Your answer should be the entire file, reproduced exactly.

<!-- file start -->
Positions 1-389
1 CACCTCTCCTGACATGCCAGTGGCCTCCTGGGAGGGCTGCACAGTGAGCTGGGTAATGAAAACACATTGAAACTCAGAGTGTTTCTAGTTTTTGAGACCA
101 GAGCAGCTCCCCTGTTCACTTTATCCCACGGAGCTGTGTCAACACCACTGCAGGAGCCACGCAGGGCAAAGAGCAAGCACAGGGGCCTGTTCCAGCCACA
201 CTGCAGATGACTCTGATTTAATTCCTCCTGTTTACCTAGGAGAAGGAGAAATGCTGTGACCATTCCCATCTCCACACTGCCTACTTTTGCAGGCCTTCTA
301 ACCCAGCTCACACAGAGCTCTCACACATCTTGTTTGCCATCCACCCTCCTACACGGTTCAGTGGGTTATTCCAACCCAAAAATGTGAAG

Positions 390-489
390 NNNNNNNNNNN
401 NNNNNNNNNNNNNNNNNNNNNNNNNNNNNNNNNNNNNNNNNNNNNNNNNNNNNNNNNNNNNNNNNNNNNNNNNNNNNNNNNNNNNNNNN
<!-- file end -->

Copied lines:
Positions 1-389
1 CACCTCTCCTGACATGCCAGTGGCCTCCTGGGAGGGCTGCACAGTGAGCTGGGTAATGAAAACACATTGAAACTCAGAGTGTTTCTAGTTTTTGAGACCA
101 GAGCAGCTCCCCTGTTCACTTTATCCCACGGAGCTGTGTCAACACCACTGCAGGAGCCACGCAGGGCAAAGAGCAAGCACAGGGGCCTGTTCCAGCCACA
201 CTGCAGATGACTCTGATTTAATTCCTCCTGTTTACCTAGGAGAAGGAGAAATGCTGTGACCATTCCCATCTCCACACTGCCTACTTTTGCAGGCCTTCTA
301 ACCCAGCTCACACAGAGCTCTCACACATCTTGTTTGCCATCCACCCTCCTACACGGTTCAGTGGGTTATTCCAACCCAAAAATGTGAAG

Positions 390-489
390 NNNNNNNNNNN
401 NNNNNNNNNNNNNNNNNNNNNNNNNNNNNNNNNNNNNNNNNNNNNNNNNNNNNNNNNNNNNNNNNNNNNNNNNNNNNNNNNNNNNNNNN